Is It Safe for Children to Be On Gluten-Free Diets?

Gluten Free Diets and Kids
Can removing a food group be safe?

Parents are asking, "Is it safe for children to be on gluten free diets?" A gluten free diet removes much of the grain-based products from a person's diet. If that person suffers from gluten intolerance, doing this could improve their health significantly. However, some parents wonder if removing a whole food group is safe to do for their child.

Is It Safe for Children to Be on Gluten Free Diets

The biggest question that needs to be answered before considering a gluten free diet is about the child. Does the child have gluten intolerance or sensitivities? If you think that may be the case, check the symptoms of celiac disease, a condition which is linked the ingestions of gluten. If you believe your child does have a reaction to gluten, it is important to consult your family doctor before you try to self-diagnose through methods such as a gluten elimination diet. It is better to visit the doctor so he can test for gluten sensitivity formally to ensure no other conditions could be causing similar symptoms. He may even place your child on an elimination diet as part of the testing.

Your Child Has Gluten Allergies

If tests come back that show your child does have celiac disease, choosing a gluten free diet is the best ways to improve their health. There is no cure for celiac disease, so if your child tests positive, it will require eliminating gluten from their diet for the rest of the lives. This includes all foods that contain gluten including:

  • Wheat based products including pastas, rice and breads
  • Rye
  • Barley
  • Bulgar
  • Spelt
  • Kamut
  • Durum
  • Artificial colorings
  • Pizza
  • Cookies

By removing these foods from your child's diet, their body can begin to repair damage caused by celiac disease. This takes time, and it still leaves some parents wondering, "Is it safe to remove all grains from their diet?" After all, grains are an important building block to overall health. The fact is, that just because grains containing gluten must be eliminated, does not mean all grains must be eliminated, and for children with celiac disease, if gluten is consumed it can lead to irreparable damage to the small intestine. Such damage may lead to malabsorption problems and other related complications. For these children it is definitely safer to eliminate gluten than to continue eating it. Learning to eat gluten free is a process. You still want to provide a balanced diet to avoid other health concerns including a lack of fiber.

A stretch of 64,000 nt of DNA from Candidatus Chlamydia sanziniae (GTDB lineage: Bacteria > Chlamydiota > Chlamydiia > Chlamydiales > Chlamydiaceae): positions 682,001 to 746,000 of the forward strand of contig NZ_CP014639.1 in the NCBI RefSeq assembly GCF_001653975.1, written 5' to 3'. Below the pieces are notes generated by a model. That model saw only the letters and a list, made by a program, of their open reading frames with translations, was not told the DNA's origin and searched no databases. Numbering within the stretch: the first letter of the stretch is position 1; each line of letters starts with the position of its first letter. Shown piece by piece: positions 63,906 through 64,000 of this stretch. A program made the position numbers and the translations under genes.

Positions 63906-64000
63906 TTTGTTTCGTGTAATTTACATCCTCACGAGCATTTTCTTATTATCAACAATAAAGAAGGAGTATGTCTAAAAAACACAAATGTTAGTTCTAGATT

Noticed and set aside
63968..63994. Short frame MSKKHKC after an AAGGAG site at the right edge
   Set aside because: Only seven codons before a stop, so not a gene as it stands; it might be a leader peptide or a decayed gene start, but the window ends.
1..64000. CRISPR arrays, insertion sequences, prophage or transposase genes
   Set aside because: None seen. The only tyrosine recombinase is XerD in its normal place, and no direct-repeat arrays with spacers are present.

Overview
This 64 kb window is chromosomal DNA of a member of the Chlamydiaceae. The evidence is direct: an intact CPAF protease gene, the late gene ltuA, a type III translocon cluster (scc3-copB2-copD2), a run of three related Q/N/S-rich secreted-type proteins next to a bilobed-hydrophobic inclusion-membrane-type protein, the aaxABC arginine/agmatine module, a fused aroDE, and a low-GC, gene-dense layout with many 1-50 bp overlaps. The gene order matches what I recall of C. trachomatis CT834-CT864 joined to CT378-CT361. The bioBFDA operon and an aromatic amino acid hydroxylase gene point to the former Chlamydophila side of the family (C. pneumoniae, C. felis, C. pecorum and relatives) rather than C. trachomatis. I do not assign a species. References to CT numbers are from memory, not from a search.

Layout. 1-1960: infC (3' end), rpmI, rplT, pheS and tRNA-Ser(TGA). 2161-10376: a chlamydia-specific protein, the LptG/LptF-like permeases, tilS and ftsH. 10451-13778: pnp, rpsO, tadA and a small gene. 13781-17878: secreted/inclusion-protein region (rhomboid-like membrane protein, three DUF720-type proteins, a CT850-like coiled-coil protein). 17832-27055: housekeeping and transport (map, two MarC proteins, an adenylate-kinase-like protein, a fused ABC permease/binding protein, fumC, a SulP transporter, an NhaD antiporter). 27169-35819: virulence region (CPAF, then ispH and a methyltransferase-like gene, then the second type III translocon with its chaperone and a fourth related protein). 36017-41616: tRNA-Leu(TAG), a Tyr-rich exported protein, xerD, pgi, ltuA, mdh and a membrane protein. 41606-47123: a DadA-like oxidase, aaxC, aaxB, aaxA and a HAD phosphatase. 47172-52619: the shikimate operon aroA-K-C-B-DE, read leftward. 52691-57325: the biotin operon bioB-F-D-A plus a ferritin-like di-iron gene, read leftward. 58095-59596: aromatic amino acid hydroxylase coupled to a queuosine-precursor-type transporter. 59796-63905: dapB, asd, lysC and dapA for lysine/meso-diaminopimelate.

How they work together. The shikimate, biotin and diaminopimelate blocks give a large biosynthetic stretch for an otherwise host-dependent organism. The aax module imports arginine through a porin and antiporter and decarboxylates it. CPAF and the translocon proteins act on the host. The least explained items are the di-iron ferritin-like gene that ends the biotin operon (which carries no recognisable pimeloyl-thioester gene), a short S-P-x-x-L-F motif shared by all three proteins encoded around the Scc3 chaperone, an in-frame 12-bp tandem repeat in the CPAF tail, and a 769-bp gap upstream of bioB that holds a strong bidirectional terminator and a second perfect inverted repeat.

Gluten Free Diet Risks

While a gluten free diet improves the health of children with celiac disease, most gluten free diets miss one key element which is fortification. If you remove gluten from your child's diet, you also remove the nutrients from grain products their body needs. Be sure to talk to your doctor about how to put those nutrients back into your diet in other ways. Specifically, this includes:

What is important is to ensure your child does not become anemic or have low blood calcium levels, poor bone health or other diseases that come from a lack of these nutrients. Work with your doctor to develop a diet that provides all necessary nutrients. Taking supplements can also be helpful.

Also, keep in mind there are healthy grain products available for people to eat that are gluten free and that a gluten free diet still contains grains for most people.

Your Child Does Not Have a Gluten Intolerance

For those who are wondering, "Is it safe for children to be on gluten free diets?" and their children don't have a gluten allergy, the answer could still be yes. A balanced gluten free diet contains nutrition not commonly found in most western diets otherwise. Is it safe? The answer is yes, but for those who don't suffer with gluten intolerance, there is no real benefit to eating gluten free. However, it does make life easier, if you have one child with gluten intolerance, to be able to prepare meals the entire family can eat.Although there is much research to be done, doctors believe most people have no reaction to eating foods with gluten. It is also known that gluten itself does not cause autism, though if the child has autism and gluten intolerance, this can complicate the child's health.

If you wish to put your non-gluten sensitive child on a gluten free diet, talk to a dietician or your family doctor first, and ask yourself if you're ready for the extra work required for making or buying gluten free baked goods. Follow your health care providers guidelines, if you do remove gluten from your child's diet, and provide your child with the doctor's recommended supplementation.

Is It Safe for Children to Be On Gluten-Free Diets?